Welcome to the new version of CaltechAUTHORS. Login is currently restricted to library staff. If you notice any issues, please email coda@library.caltech.edu
Published February 21, 2015 | Published + Submitted
Journal Article Open

New insights from deep VLA data on the potentially recoiling black hole CID-42 in the COSMOS field


We present deep 3-GHz Karl G. Jansky Very Large Array (VLA) observations of the potentially recoiling black hole CID-42 in the Cosmic Evolution Survey (COSMOS) field. This galaxy shows two optical nuclei in the Hubble Space Telescope/Advanced Camera for Surveys (HST/ACS) image and a large velocity offset of ≈1300 km s^(−1) between the broad and narrow Hβ emission line although the spectrum is not spacially resolved (Civano et al. 2010). The new 3 GHz VLA data have a bandwidth of 2 GHz and to correctly interpret the flux densities imaging was done with two different methods: multiscale multifrequency (MSMF) synthesis and spectral windows (SPWs) stacking. The final resolutions and sensitivities of these maps are 0.7 arcsec with rms = 4.6 μJy beam^(−1) and 0.9 arcsec with rms = 4.8 μJy beam^(−1), respectively. With a 7σ detection, we find that the entire observed 3-GHz radio emission can be associated with the south-eastern component of CID-42, coincident with the detected X-ray emission. We use our 3 GHz data combined with other radio data from the literature ranging from 320 MHz to 9 GHz, which include the VLA, Very Long Baseline Array (VLBA) and Giant Metrewave Radio Telescope (GMRT) data, to construct a radio synchrotron spectrum of CID-42. The radio spectrum suggests a type I unobscured radio-quiet flat-spectrum active galactic nucleus (AGN) in the south-eastern component which may be surrounded by a more extended region of old synchrotron electron population or shocks generated by the outflow from the supermassive black hole (SMBH). Our data are consistent with the recoiling black hole picture but cannot rule out the presence of an obscured and radio-quiet SMBH in the north-western component.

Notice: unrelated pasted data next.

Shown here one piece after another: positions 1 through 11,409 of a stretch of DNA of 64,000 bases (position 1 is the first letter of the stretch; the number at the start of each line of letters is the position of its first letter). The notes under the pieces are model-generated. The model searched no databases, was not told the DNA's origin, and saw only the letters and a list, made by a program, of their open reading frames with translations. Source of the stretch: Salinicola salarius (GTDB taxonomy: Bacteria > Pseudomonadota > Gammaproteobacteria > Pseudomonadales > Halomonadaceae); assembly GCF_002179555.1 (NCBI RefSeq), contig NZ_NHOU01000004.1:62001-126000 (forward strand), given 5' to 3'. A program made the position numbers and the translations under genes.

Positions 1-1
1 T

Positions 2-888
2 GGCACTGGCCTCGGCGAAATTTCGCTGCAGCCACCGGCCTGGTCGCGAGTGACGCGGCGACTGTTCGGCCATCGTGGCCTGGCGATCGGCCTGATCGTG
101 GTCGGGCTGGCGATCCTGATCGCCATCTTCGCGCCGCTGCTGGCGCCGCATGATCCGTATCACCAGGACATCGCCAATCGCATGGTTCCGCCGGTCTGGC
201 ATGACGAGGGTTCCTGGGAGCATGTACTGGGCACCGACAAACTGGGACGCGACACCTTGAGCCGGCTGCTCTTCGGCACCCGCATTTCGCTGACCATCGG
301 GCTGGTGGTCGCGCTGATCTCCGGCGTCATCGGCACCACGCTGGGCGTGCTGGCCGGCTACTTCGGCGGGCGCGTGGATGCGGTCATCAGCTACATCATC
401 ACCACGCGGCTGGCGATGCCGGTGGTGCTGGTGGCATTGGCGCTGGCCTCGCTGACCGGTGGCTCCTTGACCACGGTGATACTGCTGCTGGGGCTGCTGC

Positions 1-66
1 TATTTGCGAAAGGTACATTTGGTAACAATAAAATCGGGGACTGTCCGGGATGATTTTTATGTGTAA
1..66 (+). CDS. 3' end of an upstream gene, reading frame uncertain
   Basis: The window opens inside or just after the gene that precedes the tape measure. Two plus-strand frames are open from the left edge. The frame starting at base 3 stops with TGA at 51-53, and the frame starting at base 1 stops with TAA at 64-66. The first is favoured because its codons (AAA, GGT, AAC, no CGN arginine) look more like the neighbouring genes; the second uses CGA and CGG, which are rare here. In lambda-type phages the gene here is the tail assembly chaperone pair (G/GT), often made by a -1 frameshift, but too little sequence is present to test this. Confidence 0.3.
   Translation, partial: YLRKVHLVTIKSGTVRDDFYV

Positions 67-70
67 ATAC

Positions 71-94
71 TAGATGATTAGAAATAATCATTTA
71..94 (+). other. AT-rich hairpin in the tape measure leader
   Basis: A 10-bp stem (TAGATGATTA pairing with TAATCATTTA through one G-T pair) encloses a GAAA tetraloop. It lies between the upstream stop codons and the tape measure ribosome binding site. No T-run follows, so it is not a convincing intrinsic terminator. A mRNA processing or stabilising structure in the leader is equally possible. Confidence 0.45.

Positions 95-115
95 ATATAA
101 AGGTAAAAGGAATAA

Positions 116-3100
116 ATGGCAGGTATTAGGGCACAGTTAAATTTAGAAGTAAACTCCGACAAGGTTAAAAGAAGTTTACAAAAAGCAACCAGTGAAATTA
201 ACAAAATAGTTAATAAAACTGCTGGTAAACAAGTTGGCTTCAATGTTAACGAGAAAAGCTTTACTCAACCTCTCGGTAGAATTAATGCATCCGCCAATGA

Additional Information

© 2014 The Authors Published by Oxford University Press on behalf of the Royal Astronomical Society. Accepted 2014 November 20. Received 2014 November 19; in original form 2014 September 25. First published online December 24, 2014. We thank the anonymous referee for providing helpful comments which improved the paper. This research was funded by the European Union's Seventh Framework programme under grant agreement 337595 (ERC Starting Grant, CoSMass). The National Radio Astronomy Observatory is a facility of the National Science Foundation operated under cooperative agreement by Associated Universities, Inc.

Attached Files

Published - MNRAS-2015-Novak-1282-8.pdf

Submitted - 1412.0004v1.pdf


Files (1.1 MB)
Name Size Download all
847.9 kB Preview Download
267.4 kB Preview Download

Additional details

August 20, 2023
October 23, 2023